I love slow cookers. They give you time when you don’t have time. I got inspired to make this dish by someone microwaving their lunch at work. It smelled like peanut butter. I love peanut butter. I found this recipe via A Year of Slow Cooking blog. The recipe can be gluten free, if GF soy sauce is used.
The smell of peanut butter overwhelming my house was too much to bear, I kept on sneaking samples as it was cooking. It goes really well with a vinaigrette coleslaw. I didn’t need the bun; I could have ate it on its own. It has a strong peanut flavor, with satay undertones. Be sure to use the peanut butter that only contains 100% peanuts. No sugar or other additives for a natural taste. I used blade roast and shoulder butt instead of tenderloin. I shredded it in my Bosch Kitchen Machine. It was doing ok, until it got the parts covered with the connective tissue. I pulled those by hand. It is really moist and tender.
I’m still working through my pandan paste, so last weekend I tried to make brownies with it. I found a lovely recipe, courtesy of Phamfatale blog. The taste was really interesting; it tasted more like green tea with a hint of chocolate. I also discovered that when using freshly made pandan paste, I need about three times the amount compared to using a commercial version.
I’ve never had Indo Chinese food until I went to a South Indian restaurant last week. It is fascinating to me; Indian food using Chinese cooking techniques. Much of this kind of cuisine is deep fried, with gravy, like this recipe. It tastes like Chinese food, but with undertones of Indian spices and heat. Manchurian style is a sauce that is flavoured with soy and a spicy kick. There is also chow mein and fried rice.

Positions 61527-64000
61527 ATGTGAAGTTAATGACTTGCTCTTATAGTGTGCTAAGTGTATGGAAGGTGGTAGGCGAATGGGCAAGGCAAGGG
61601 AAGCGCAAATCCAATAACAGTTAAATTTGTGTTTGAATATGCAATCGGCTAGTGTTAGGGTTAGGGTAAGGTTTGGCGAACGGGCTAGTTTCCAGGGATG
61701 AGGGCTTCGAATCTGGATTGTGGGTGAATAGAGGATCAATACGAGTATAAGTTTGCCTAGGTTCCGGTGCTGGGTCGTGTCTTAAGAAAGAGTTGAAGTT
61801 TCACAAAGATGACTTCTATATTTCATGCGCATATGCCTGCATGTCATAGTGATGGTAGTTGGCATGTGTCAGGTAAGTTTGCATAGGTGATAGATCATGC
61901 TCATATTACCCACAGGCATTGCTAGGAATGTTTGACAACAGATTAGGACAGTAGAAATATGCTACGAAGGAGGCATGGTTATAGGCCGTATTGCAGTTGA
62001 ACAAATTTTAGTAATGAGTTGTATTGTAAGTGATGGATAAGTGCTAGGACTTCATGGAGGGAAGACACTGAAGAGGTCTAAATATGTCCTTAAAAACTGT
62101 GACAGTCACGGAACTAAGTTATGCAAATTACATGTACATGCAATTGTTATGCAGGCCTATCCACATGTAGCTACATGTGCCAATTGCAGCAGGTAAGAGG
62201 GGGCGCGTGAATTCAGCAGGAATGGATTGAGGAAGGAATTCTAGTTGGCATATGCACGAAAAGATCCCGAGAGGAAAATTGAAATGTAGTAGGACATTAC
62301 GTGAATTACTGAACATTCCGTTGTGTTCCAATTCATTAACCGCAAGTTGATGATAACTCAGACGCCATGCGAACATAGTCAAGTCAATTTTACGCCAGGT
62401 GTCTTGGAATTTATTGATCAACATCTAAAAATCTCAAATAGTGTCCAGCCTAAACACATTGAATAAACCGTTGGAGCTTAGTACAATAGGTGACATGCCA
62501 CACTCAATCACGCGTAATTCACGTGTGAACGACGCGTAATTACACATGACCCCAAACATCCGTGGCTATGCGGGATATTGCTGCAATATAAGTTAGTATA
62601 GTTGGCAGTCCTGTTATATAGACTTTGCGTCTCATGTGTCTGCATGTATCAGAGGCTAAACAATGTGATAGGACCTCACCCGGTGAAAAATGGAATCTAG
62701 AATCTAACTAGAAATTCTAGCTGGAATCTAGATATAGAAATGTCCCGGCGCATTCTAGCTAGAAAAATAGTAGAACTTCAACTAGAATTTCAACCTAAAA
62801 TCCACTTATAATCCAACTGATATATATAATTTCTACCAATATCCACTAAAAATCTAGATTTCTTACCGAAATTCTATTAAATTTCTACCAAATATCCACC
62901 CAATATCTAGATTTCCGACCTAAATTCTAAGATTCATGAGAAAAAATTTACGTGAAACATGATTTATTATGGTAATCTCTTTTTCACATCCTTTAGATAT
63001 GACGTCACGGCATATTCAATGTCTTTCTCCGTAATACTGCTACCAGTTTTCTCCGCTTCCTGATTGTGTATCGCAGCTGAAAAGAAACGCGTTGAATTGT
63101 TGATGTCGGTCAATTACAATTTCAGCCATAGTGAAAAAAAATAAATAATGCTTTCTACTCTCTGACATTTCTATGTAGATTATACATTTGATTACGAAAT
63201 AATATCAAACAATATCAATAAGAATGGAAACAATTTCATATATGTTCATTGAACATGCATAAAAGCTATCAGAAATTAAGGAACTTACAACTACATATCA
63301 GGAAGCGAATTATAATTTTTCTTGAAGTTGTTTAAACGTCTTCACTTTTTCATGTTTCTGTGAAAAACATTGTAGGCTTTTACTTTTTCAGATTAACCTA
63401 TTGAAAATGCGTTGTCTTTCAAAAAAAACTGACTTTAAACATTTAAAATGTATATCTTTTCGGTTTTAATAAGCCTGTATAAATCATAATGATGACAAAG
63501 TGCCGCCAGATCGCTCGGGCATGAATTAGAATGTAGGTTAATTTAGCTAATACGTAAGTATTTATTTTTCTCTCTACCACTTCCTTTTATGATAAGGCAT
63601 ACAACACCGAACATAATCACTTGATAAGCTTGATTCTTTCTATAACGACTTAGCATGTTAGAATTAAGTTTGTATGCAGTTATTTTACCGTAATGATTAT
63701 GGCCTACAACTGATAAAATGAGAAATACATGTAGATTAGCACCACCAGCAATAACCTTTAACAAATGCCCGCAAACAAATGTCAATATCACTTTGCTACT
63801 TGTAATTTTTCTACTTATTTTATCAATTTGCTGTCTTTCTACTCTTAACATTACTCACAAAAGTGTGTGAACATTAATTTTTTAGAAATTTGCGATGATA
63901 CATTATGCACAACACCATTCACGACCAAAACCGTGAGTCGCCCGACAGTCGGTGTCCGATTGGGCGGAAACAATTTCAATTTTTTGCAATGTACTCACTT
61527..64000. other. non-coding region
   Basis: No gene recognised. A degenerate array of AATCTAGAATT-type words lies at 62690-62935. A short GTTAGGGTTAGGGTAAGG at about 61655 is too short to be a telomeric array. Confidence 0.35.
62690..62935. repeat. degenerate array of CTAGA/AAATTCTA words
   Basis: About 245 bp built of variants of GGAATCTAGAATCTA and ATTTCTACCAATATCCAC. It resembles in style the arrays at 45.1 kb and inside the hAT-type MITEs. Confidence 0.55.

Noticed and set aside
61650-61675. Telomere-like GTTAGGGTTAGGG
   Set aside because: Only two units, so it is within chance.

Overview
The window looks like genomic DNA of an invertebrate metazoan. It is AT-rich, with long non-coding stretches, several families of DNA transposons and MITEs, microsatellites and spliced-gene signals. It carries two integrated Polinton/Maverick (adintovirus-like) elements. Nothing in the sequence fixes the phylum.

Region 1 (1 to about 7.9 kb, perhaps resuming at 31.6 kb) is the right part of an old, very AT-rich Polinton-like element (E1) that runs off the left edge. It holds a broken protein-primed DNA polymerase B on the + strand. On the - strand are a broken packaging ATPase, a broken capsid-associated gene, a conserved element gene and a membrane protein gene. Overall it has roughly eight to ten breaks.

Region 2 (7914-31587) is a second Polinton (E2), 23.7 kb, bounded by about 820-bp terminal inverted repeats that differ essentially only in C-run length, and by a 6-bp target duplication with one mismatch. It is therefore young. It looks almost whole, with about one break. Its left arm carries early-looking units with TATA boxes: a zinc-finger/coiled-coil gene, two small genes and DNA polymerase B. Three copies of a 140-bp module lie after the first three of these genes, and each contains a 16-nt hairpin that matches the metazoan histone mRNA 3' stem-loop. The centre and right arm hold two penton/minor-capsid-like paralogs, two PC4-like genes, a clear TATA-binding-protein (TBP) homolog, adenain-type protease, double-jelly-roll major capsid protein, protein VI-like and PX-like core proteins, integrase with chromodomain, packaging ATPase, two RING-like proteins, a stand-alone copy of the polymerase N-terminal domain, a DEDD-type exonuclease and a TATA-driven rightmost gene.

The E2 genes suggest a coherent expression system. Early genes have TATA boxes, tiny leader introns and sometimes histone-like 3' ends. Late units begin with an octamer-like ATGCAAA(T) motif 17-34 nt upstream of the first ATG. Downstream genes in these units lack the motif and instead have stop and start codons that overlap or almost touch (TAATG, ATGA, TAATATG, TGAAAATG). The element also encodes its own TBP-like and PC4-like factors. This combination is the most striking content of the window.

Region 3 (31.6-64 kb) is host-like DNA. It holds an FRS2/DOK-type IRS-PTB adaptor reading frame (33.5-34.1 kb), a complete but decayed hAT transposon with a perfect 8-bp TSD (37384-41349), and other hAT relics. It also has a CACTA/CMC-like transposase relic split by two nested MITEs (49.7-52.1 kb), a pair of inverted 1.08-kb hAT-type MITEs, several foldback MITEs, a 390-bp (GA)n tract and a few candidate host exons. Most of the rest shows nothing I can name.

I used the recipe from 365 Days of Eating Blog, but I needed to make adjustments to the recipe as the veggie balls were too watery and the gravy too thin. The original recipe called for corn flour, so I used corn meal. In hindsight, I suspected it should have been corn starch.
For the Manchurian balls
2 cups finely chopped cabbage
2 cups very finely chopped mix of carrots, cauliflower, parsley or whatever you have
4 tablespoons corn starch
2 tablespoons all-purpose flour (may need more if too liquid)
2 tablespoons dark soy sauce
Dash chilli sauce
1/2 teaspoon black pepper
Oil to fry
For the gravy
2 cups water
4 tablespoons corn starch
1/2 cup chopped green onions with stalks
6-7 cloves garlic
1 inch knob of ginger grated
1/2 teaspoon red chili flakes
2-3 tablespoons dark soy sauce
1 teaspoon vinegar
1 tablespoon red chili sauce
1 tablespoon tomato ketchup
1/2 teaspoon pepper
1 tablespoon oil
In a bowl mix all the ingredients to form the manchurian balls. It should be a little damp to touch and should form a ball when pressed in hand. Take a fistful and bind tightly to shape the mixture into 1 inch balls. If the mixture is too dry to bind, add an additional teaspoon of water. If the mixture falls apart, add more corn starch or flour and squeeze out some moisture as balls are made.
Heat oil in a wok and deep fry the balls on low- medium heat till they are golden brown. These balls can be eaten as a snack with a side of ketchup or sweet and sour sauce.
In another wok, heat a tablespoon of oil. Add the onions (keep aside some greens for garnish), garlic and ginger and sauté on high heat. Add the spices, sauces and water and bring to a boil. Check for salt and add as necessary as the soy sauce will also add salt to the dish.
Just before serving, take out ¼ cup of the liquid, cool slightly and dissolve the corn starch in it. Add to the gravy and bring to a boil while stirring. Heat till the gravy has a shine to it.
Then add the balls to to the gravy and garnish with the onion greens.
Serve hot with Chinese Fried Rice or steamed rice.